The duty cycle of cranes is often misunderstood and some suppliers use that to their advantage, says Tad Dunville, director of corporate development at Ace World Companies.
This blog sets out to help those buying overhead cranes to understand duty cycle so they can make informed purchasing decisions that lead to economic and safe operation of equipment over a long lifetime of ownership.
There are two ways of rating a piece of equipment—capacity and duty cycle. It’s clearly important to observe the capacity of a crane and select a lifting technology that fits with the weight of load it is installed to lift. It’s also generally accepted that a crane should be chosen to fit its environment, the shape of load, and distance or height it is to be lifted. Crane buyers will also frequently consider if a load is to be suspended or turned by a crane during a production process. It’s all part of selecting the right tool for the job.
But duty cycle, one of the most important considerations of all, is often overlooked. Take two identical 15 ton capacity cranes, for example. Both have the capacity written in black letters on the yellow girder. One lifts 12 tons of weight once a month, very slowly, only a short distance. The other lifts 12 tons a hundred times a day, transports it the length of a workshop, lowers it and returns to the start, where another load is already waiting to be rigged. It’s obvious that these very different scenarios should be using cranes of equally different duty ratings. It’s not always the case.
The Crane Manufacturers Association of America (CMAA), an independent incorporated trade association affiliated with Material Handling Industry (MHI), rates the duty of cranes from A to F. Class A covers cranes on standby or used for infrequent service, where precise handling of equipment at slow speeds with long idle periods between lifts are required. At the other end of the scale, Class F covers continuous severe service cranes that must be capable of handling loads approaching rated capacity continuously under severe service conditions throughout its life. I won’t repeat information that CMAA makes readily available; one can imagine how the scale works between these two classes.
But how should a facilities manager looking to make a crane purchase apply that documentation? Chances are, they might not have bought a crane before—many only place orders for two or three in a career—and the process can be a daunting one, especially when there are companies out there happy to seize on any ignorance that may exist, either to sell the wrong type of crane or imply one is more capable than it actually is. CMAA’s classification scale is great, but I want to put it in even simpler terms.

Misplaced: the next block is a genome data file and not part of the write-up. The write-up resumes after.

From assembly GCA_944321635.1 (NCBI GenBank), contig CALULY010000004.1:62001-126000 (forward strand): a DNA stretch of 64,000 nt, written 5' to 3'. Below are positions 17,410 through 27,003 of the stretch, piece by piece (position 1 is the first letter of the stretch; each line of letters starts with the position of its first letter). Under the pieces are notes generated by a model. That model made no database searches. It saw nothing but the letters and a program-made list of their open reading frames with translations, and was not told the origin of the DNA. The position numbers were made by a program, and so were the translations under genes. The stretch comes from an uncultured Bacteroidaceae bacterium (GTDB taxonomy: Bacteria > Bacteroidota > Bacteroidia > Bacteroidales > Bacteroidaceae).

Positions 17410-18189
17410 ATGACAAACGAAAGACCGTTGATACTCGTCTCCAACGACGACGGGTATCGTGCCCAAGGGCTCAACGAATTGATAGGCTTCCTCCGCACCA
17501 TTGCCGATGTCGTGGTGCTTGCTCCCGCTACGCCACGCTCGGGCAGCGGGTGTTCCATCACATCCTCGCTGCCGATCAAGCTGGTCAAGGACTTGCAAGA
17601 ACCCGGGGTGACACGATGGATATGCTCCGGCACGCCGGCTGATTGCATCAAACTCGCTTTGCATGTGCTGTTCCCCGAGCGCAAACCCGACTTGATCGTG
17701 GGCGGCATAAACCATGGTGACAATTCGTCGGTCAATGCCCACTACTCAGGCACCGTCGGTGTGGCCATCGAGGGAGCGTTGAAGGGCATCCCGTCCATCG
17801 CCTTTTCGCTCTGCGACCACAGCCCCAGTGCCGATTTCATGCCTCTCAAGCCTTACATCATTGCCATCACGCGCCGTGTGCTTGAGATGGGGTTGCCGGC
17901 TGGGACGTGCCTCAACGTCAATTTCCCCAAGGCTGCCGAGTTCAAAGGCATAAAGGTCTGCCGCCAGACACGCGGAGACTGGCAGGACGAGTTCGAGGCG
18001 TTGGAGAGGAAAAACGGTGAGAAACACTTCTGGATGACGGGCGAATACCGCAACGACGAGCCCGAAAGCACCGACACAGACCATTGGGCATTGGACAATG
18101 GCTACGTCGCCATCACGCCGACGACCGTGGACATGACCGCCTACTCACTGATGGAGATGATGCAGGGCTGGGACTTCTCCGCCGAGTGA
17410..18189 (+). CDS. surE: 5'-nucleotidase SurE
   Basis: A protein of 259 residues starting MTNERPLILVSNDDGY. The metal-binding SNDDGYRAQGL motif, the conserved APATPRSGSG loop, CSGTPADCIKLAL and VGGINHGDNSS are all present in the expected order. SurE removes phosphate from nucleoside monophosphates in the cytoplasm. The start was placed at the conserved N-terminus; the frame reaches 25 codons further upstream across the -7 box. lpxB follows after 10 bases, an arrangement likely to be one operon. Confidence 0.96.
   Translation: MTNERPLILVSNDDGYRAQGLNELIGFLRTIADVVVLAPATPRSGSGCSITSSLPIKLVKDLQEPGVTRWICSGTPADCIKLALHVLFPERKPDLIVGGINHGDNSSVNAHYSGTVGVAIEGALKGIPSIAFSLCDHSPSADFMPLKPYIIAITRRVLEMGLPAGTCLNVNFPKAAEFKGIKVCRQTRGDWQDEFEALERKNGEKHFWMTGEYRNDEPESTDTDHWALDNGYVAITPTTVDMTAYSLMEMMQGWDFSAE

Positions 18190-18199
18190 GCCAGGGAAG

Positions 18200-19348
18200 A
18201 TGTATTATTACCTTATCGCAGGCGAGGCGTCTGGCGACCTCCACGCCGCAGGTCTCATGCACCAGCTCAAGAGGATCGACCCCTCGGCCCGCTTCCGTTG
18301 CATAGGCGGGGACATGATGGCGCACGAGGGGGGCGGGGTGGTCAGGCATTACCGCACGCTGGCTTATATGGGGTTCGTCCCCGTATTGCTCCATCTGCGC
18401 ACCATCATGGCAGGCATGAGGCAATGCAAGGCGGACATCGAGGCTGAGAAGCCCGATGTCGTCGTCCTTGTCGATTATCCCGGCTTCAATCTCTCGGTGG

Cut to the point
Two analogies help. First, take a lawn mower. One can go to a local store and buy a mower with a single blade or call an agricultural specialist and order a top of the range tractor with a six-blade attachment that spins like the wind. Essentially they are both as effective at cutting, say, 20 square meters of grass (ok, one would do it faster), but you’d only want to use one if you had to cut a golf course by lunchtime. Knowing which to use, and reading the incremental scale of cutting devices in between, is based on an understanding of duty.
Second, take a pick-up truck range. A hobbyist who uses his vehicle on a Sunday to go fishing would require a different model to a guy or gal carrying multiple passengers and heavy loads, five days a week across rough terrain. Again, the purchasing decision is based on duty. (As an aside, while we’re on the subject of road-going vehicles, we can use a car as another example of varied duty. Mileage, weight of passengers, terrain, style of driving, etc. are all going to impact on the wear of the car. In other words, the duty will be greater or less.)
In all these examples, increased duty should be met by tougher equipment assembled of more robust components. This is the same with cranes and it’s often the area where deception is greatest. A buyer can spend $50k or $1.5m on an overhead crane. I’m not suggesting it’s the case, but one price might be for a Class A crane and the other Class F. Using the lower duty cycle crane in a steel mill, for example, will quickly result in blown bearings, a shredded motor and a cooked gearbox. Putting a Class F crane in a small workshop that rarely uses it, extreme example though it is, would be a waste of money.
An investment will be made based on trust in the seller that the crane is fit for the required duty. However, there are gray areas related to components that crane sellers can exploit and not all cranes sold as ‘Class D’ are robust enough to perform at that level of duty. There isn’t really a go-to chart that buyers can use that says a certain duty cycle should have specific components, classified to a defined standard. Buyers need to check that corners are not cut and electrification, bearings, deflection, hoists, and more, are actually equipped to withstand the demands of the application.
The real world
The peculiarity with the crane market is that there are no tire kickers. One might visit the Porsche website a hundred times before even having the money to think about buying one. Similarly, one might dream of having a super yacht one day and subscribe to a manufacturer’s newsletter. People tend not to feel that way about cranes! If someone gives off buying signals, they probably want a crane. If they come to a manufacturer’s website and start searching for options, there’s a good chance they need one pretty soon. It means the buying fraternity sometimes lacks experience, and that is preyed upon, often mercilessly.
If this blog helps even one buyer during their next crane purchasing process it would have been worth writing.
Thank you for reading. Follow us on Twitter at @AceWorldCompany
Director of Corporate Development, Ace World Companies
Posted on 10/7/2016 at 3:00:00 AM